Welcome to another Patreon Exclusive article! In this article, I’ll be focusing on hiking hacks or just tips and tricks to make hiking much easier. Many of these hacks are something I use and have changed hiking for me altogether. When I learn about new hiking hacks, I want to share them. But I thought I’d start with making a nice big article about hiking hacks for those of you who have stuck with me and supported me all these years. Thank you for your continued support – I hope you enjoy this article!
- Weekly medicine holders make great spice containers for camp cooking. These usually cost under $1 at dollar stores while camping spice containers often cost several dollars.
- Buy waterproofing spray to waterproof gear, footwear, backpacks and even gear that is already waterproof – just makes it a little stronger.
- Skip a whole roll of duct tape and just put a couple wraps about your water bottle, lighter and water filter, and trekking pole for when you need the tape like for blisters, they are perfect for dealing with them!
- Learn how to tie different knots. Learning the different knots can make life easier. Bring some paracord and practice while your hiking to help kill the time.
- Cotton balls coated with Vaseline or even drier lint will make perfect fire starters. Put them in a Ziploc bag to keep them preserved until you need them.
- For the big compartment of your backpack, line it with a heavy-duty trash bag to give the gear inside of it extra waterproofing.
- If you become lost, change your voicemail to where your location is and where you plan to hike towards and that you are lost. If your phone dies, people will still get your voicemail.
- Save space by only bringing items you need in a Ziploc bag for first aid. Basic items are band aids, ibuprofen, anti-diarrhea pills, gauze, alcohol prep pads, tourniquet, rubber gloves and stop bleed/clot powder.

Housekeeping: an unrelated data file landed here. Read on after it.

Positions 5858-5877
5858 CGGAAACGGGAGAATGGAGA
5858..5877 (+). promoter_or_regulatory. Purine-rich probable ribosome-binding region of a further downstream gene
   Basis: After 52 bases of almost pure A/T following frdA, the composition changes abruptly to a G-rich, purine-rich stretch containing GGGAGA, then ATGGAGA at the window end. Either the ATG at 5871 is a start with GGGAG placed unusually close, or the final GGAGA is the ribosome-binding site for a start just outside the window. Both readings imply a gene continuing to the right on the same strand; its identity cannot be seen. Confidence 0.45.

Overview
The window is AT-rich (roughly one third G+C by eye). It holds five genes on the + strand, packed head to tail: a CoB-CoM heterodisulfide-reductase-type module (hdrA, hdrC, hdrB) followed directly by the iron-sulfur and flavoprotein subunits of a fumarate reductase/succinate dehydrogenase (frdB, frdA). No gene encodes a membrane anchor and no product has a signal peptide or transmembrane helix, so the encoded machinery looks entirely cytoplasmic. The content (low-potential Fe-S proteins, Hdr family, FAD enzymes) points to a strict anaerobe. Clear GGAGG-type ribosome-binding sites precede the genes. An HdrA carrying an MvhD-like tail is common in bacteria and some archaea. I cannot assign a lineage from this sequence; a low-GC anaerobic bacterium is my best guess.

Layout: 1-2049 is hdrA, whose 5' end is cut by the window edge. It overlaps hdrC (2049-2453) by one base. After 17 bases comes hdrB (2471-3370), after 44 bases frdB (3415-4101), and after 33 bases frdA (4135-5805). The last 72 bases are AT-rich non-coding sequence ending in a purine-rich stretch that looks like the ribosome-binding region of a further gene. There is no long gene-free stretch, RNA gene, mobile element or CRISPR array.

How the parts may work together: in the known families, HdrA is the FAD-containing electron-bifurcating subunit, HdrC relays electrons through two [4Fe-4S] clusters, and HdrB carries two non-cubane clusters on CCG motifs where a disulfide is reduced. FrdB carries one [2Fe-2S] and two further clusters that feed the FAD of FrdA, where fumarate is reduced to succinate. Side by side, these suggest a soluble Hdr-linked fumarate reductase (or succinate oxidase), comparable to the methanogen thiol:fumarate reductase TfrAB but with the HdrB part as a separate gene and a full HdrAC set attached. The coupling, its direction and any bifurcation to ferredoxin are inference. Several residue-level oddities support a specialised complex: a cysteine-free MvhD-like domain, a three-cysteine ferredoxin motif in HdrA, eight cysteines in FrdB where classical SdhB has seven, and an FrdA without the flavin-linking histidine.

- Put the entrance of your tent facing the wind. This will discourage mosquitoes and other insects from entering the tent when the door is opened.
- Stay away from cotton clothing – it holds moisture (sweat) and doesn’t breathe (wicker sweat). Stick to breathable and “dry fit” type materials.
- For extra insulation to protect yourself from extreme cold, shove leaves into your coat. It might be a little uncomfortable, but it will help keep your warm.
- Add a cork to your keychain. This will make your keychain float in the event that your keys fall into the water such as during a creek crossing.
- Throw some dry teabags into your hiking boots or shoes when you are sleeping to help get the stink out of them when you put them back on – great for overnight hikes!
- Throw a few hand warmers into your sleeping bag a few hours before bed and zip it up. It’ll be a furnace by bedtime.
- Stuff your wet boots with dry leaves every couple of hours (replacing old leaves) to help dry them quicker for overnight hiking.
- Leave No Trace asks us to carry out our used TP. You can do this by putting it in a Ziploc bag. Throw a pinch of baking soda in to minimize the unwanted odor that it produces.
- Bring individual packets of mustard, ketchup, and honey to give yourself some fuel and to make food taste better. Mustard will help with dehydration and cramps.